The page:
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Nature Stories

"The habitat of every creature in our home countryside is also our habitat, and to make it less inhabitable for other creatures makes it less inhabitable as well for us.”

Wendell Berry, foreword
Nature Stories
by Jules Renard
The New York Review of Books, 2010

“You can see one there, lying down, stretched out like a lovely noodle” is Jules Renard's single-sentence portrait of a worm, one of about four dozen sketches included in his classic 
Nature Stories, newly translated from the French by Douglas Parmée.

An early 20th century novelist and playwright, Renard published the first edition of his Histoires naturelles in 1896. Subsequent editions were illustrated by the likes of Toulouse-Latrec and Pierre Bonnard, whose ink-brush images are included in this English edition.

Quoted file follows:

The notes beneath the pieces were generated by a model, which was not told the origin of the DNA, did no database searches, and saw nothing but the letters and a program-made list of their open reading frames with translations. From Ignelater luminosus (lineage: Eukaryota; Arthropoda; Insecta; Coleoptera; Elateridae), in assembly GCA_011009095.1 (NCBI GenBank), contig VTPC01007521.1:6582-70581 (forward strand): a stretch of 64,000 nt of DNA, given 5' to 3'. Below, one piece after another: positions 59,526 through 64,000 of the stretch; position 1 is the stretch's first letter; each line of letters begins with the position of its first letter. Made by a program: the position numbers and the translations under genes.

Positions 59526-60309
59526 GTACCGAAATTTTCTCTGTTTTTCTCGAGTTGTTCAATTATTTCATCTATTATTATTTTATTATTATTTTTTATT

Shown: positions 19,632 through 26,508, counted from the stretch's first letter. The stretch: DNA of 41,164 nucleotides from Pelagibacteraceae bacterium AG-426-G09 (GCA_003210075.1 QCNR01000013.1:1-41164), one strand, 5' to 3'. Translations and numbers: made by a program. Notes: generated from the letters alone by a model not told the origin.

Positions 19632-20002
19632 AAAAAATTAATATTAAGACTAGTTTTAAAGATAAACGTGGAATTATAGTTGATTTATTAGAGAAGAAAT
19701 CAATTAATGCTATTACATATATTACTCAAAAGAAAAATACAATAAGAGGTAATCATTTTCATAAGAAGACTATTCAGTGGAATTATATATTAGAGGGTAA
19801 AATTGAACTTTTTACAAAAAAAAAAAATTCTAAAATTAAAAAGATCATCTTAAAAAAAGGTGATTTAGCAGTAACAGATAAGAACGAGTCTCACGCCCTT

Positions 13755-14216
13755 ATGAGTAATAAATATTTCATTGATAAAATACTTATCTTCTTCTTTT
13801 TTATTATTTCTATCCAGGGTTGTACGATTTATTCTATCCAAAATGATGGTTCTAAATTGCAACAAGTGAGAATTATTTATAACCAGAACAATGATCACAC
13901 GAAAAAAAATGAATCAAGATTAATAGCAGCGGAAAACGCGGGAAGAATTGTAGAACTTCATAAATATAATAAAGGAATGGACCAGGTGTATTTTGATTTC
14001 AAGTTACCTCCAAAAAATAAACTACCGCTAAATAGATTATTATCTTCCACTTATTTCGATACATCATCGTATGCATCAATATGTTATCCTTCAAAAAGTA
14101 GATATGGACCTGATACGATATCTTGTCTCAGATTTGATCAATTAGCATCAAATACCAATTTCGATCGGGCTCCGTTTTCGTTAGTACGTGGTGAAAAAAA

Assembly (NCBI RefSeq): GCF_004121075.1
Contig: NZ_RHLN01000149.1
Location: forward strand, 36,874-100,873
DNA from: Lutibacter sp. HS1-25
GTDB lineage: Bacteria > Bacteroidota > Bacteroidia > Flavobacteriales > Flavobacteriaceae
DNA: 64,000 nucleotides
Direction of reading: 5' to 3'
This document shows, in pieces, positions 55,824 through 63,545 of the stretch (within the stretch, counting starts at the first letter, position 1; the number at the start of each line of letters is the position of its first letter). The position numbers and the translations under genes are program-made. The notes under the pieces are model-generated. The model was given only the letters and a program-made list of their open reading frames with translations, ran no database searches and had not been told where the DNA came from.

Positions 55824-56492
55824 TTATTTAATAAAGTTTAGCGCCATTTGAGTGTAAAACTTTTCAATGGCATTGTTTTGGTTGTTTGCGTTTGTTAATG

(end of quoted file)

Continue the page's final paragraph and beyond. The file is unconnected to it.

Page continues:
Consisting of mostly short verse and prose poem celebrations of
flora and fauna, the collection also includes a couple longer pieces on hunting and fishing, which are not complimentary. Renard deftly anthropomorphizes the plants and animals around him and clearly empathizes with their existences.

Like the protagonist in “Hunting for Pictures” who jumps out of bed in the morning and sets off into the field in pursuit of mental images, Renard's stories are savored memories committed to words. "He leaves his weapons at home and will be happy just opening his eyes; they'll be nets to capture pictures: the pictures will enjoy being captured."

When he returns home, his head is full of pictures. He carefully counts and organizes them, like a collector of stamps or coins.

"Each one of them reminds him of another one and new pictures come crowding in, all gleaming, to join them, like partridges which, pursued and separated all day, in the evening, no longer in danger, greet each other and sing.”

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